Fix issues associated with migration

 Analysis of the issue of migration by the Ghana Statistical Ser­vice (GSS) as captured in the 2021 Population and Hous­ing Census has shown that 9,240,000 people, constituting 28.5 per cent of the country’s 30.8 million population, are migrants.(See story on page 12)

Migrants here refer to people who have moved from their usual places of residence to live somewhere else.

Thus, the migrants are both Ghanaians and non-Ghana­ians.

This should clear any con­fusion regarding the subject of migration under discussion here.

The report divides the coun­try into two – the northern and the southern sectors.

The northern sector includes such regions as Upper East, Upper West, Northern and Savanna, whereas the southern sector includes Ahafo, Ashanti, Bono East, Central, Eastern, Greater Accra, Western, and Western North.

The analysis shows that more people from the north­ern sector migrate to the south than those it re­ceives.

The non-Ghanaian mi­grants are said to mostly come from Burkina Faso, Niger, Nigeria and Togo.

One thing worthy of note is that the non-Gha­naian migrants captured in the 2021 Census stands at 294,341, compared with 398,585 in 2010, a differ­ence of 104,244.

Naturally, it is expected the number would in­crease after 11 years, but the unexpected has rather happened.

Can GSS give reason(s)?

It is important to note that both males and females are migrating and even more females (4,851,000, constituting 52.5 per cent) than males (4,389,000 constituting 47.5 per cent).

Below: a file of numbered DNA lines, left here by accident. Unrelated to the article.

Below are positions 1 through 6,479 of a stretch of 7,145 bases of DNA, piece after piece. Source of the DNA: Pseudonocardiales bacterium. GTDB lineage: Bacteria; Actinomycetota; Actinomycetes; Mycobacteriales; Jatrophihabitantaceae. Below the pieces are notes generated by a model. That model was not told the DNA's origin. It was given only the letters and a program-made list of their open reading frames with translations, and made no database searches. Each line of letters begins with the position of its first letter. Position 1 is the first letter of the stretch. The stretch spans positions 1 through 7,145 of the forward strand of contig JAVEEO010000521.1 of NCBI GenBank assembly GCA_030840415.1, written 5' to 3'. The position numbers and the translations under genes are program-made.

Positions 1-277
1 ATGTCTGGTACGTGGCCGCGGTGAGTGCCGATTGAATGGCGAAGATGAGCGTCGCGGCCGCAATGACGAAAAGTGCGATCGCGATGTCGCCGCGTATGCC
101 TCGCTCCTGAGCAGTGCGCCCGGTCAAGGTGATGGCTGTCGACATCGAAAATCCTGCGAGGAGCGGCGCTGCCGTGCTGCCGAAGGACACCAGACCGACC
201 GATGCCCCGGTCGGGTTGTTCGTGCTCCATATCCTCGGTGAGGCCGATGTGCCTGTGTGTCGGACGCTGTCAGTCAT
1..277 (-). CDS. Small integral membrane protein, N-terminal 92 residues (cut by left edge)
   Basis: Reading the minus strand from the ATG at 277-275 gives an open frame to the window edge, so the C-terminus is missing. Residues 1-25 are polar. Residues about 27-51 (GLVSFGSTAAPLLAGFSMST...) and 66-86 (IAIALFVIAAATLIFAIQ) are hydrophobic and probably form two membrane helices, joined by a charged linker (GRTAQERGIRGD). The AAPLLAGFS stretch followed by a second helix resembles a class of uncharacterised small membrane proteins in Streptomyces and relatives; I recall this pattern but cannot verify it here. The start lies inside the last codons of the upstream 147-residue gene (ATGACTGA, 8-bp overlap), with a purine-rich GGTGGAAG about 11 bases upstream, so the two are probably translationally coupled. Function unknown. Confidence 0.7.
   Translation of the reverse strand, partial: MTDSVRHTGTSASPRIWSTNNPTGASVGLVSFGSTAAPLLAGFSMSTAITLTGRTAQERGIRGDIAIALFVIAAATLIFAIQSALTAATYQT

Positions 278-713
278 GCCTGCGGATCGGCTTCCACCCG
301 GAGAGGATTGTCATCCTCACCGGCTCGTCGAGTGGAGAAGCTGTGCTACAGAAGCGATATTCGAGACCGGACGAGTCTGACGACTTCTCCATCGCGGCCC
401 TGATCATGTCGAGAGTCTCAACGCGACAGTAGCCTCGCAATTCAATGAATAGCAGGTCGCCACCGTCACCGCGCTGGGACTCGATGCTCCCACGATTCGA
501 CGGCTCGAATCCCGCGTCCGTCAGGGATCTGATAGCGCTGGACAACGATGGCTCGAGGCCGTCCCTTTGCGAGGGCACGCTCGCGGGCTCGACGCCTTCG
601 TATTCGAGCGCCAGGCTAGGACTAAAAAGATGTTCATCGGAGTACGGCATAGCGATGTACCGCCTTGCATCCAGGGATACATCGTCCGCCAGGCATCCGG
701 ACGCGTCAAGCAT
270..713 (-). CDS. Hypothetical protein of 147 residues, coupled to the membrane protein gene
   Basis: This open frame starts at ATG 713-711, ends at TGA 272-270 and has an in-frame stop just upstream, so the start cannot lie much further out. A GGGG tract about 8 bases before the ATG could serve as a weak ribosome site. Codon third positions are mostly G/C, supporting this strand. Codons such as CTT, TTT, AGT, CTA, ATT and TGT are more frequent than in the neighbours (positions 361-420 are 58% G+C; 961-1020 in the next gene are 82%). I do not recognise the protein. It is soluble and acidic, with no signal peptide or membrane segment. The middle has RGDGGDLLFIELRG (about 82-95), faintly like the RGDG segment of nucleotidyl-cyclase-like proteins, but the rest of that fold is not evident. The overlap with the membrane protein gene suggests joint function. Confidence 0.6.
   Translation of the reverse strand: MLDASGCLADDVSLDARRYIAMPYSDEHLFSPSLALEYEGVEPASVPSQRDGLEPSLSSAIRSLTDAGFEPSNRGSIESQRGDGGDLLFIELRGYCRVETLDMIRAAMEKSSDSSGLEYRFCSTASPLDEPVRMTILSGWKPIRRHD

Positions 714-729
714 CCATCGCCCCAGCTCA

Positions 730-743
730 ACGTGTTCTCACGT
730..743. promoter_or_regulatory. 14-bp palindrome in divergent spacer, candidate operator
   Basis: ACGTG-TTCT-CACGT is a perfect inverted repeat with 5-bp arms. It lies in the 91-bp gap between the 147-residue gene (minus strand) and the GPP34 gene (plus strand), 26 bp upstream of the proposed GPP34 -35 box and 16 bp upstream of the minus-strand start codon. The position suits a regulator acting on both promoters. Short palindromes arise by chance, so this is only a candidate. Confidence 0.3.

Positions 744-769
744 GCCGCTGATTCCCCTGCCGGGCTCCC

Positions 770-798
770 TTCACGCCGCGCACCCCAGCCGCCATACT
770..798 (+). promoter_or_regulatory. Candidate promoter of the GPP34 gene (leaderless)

In spite of where they are coming from, migrants move in the hope of gain­ing employment, meeting life partners and reunit­ing with family members among other reasons.

In the face of this fact, we can conclude that both males and females equally seek good life and prob­ably want to be at par, which has its own impli­cations which the govern­ment must not gloss over.

Over the years, wom­en had accepted a life of dependence on men but have now risen out of their slumber, which means structures must be put in place to give them the needed opportunities to realise their potential.

This aside, considering the fact that more peo­ple are migrating from the north to the south means in a way that the development differen­tial in the country must be addressed to make more people want to live, at least, in their home regions.

This would help reduce the pressure on Great­er Accra, Ashanti and Western regions, which receive most of the migrants.

It is well known that when many people live in places where they lack most of their expectations like employment and accommodation, social vices grow there.

It is, therefore, not unex­pected that most of the crime cases in the country are com­monplace in certain regions.

The case of non-Ghanaian migrants is also important to look at.

It is good to hear that most of these people come in to render services but some veer into areas like black marketing involving exchange of curren­cies and other underground dealings, while a good number of them are involved in crime.

What do the country’s laws say about these people, par­ticularly the bad lots among them?

Every country needs mi­gration to enhance its devel­opment but Ghana must see it as an urgent need to fix the associated vices for some sani­ty to prevail.

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